He inspected the calf’s injuries. Taking the multi-purpose tool, he carefully snipped the strands of monofilament in several places with the wire cutters on the tool. The tension eased. Lorenzo carefully teased out bits of line from within the wounds. The calf stilled, trusting his touch and being reassured by the clicks from the pod around them.
Tazia, Lucca and others from the pod were swimming back and forth, trying to locate the sharks. As he focused on the calf, Lorenzo could feel the dolphin pod around him tensing for a battle. Other nearby dolphins, related pods, streamed in and added to the shield of dolphins circling the calf.
Gingerly, he pulled the last of the line from deep within the dolphin’s flesh. The calf flinched, making small clicks, but remained calm. Blood streamed more freely from the wound. Gotta stop that blood right away!
He became aware of a spike of anger around him and thrashing behind him. He whirled, all muscles tense. “Sharks are near you, Lorenzo.” Gabriella said.
He looked above the surface again, the characteristically small dorsal fin of this species shark was visible, nearing, just outside the pod. And another. And another. They circled patiently, looking for an opportunity.
Steve and his wife have lived and travelled in many countries over their forty years of marriage, successfully raising three kids in exotic locations in the process. They have always engaged with the people and cultures they live among.
Currently Steve lives in England and consults for a Christian charity in areas of research, leadership development, adapting to new cultures, social enterprises, and mariculture projects. Currently he is consulting for a Indo-Pacific mariculture project – a social enterprise – growing sea cucumbers, a delicacy for the Chinese market.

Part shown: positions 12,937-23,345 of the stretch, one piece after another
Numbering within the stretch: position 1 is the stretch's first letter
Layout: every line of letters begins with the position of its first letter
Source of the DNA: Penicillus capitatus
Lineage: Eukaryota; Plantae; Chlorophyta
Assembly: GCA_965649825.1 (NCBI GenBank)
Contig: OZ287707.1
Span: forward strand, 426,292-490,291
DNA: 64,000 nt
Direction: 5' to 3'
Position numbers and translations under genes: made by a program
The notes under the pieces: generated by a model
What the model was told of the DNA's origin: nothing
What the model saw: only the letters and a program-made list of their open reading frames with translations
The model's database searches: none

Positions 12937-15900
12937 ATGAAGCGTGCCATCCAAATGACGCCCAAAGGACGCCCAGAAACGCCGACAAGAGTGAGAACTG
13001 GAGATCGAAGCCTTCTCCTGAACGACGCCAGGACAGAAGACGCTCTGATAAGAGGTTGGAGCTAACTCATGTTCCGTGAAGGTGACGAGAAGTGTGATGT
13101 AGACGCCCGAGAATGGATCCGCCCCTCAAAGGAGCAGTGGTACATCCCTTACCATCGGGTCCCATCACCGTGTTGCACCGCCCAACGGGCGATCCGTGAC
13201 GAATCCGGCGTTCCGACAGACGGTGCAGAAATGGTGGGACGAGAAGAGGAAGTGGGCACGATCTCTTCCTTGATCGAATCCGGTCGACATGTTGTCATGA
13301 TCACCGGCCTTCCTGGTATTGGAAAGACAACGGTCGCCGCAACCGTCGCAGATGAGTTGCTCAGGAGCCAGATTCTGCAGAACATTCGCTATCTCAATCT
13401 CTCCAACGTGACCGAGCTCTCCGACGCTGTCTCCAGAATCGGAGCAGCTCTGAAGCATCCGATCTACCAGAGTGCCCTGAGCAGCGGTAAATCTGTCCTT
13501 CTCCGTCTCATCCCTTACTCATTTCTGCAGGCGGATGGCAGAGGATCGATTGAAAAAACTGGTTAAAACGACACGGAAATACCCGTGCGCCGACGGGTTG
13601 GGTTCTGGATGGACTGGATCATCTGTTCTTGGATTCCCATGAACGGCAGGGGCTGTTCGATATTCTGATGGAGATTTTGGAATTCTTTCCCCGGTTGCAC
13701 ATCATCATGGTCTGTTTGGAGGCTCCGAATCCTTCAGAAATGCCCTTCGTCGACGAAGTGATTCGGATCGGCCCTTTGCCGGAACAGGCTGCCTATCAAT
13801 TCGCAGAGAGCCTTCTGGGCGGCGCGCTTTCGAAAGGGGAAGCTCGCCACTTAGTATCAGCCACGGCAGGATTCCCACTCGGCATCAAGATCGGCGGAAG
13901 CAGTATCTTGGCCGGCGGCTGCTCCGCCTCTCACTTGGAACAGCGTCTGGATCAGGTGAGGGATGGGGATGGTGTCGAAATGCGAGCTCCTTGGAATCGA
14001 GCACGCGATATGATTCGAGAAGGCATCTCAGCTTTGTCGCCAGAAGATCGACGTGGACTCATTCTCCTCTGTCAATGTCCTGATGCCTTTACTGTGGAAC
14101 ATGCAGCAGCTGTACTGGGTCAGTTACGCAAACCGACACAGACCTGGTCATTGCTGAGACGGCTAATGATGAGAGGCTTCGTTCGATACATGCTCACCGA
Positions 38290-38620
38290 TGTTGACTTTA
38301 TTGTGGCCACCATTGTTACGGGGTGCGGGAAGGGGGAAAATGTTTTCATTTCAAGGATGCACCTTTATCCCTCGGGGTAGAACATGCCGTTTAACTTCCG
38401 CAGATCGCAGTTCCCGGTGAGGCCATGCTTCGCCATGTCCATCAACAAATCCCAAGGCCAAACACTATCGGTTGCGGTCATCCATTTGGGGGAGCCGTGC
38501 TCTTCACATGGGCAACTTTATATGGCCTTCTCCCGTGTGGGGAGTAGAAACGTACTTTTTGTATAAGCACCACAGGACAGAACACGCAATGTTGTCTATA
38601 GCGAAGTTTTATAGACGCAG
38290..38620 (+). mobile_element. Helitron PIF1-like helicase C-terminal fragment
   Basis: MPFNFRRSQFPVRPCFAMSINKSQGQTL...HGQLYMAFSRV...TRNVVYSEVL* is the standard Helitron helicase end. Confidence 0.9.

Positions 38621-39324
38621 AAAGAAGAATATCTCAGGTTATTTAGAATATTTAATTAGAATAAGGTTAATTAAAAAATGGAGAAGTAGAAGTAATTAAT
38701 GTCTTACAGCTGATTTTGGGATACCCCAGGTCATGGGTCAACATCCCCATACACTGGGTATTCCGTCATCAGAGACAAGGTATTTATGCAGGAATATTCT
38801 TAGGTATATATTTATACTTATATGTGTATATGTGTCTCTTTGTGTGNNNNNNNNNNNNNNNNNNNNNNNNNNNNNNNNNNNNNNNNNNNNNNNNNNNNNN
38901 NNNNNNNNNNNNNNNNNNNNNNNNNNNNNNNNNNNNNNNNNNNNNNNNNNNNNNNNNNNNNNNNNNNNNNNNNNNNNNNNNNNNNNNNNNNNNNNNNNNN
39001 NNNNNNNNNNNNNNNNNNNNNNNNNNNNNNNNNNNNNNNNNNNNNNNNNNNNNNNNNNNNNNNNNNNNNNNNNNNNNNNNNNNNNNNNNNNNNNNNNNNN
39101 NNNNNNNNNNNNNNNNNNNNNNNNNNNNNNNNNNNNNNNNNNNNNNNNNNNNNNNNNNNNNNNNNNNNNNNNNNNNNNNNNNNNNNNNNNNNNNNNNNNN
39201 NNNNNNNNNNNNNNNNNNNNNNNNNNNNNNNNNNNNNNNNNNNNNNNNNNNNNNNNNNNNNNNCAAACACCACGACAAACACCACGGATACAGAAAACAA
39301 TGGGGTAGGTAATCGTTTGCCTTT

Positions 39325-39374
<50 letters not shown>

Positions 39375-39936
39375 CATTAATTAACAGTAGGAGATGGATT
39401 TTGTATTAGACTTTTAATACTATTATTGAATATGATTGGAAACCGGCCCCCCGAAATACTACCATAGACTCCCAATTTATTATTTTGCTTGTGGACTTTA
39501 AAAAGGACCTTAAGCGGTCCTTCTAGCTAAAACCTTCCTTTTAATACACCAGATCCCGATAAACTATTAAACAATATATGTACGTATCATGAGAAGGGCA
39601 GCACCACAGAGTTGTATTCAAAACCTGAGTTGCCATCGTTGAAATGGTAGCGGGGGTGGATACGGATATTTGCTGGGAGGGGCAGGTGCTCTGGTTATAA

Steve has always loved books and writing. The story of Pelagia reflects three of his passions: science, the sea and the narratives of faith. The background, in his words:
“I have for many years believed that settling the open sea was within our grasp, and even more accessible than space as our ‘next frontier’. So through the last ten years or so I have been thinking just how this might happen, what would be needed, where people would settle, what kind of livelihoods they might have on the open sea, beyond the EEZs of terrestrial countries. My son Adam told me about what would become a key component of Pelagia, Biorock or seacrete, because of his experiments with it. Many discussions with other scientists, engineers and others helped to begin to fill in the gaps and the concept of the Pelagic Territories, similar to the unincorporated territories of the early US, and what geopolitical contexts they would find themselves in.”
Steve finds any excuse to get into the ocean: sailing, diving, swimming, or just poking around tide pools.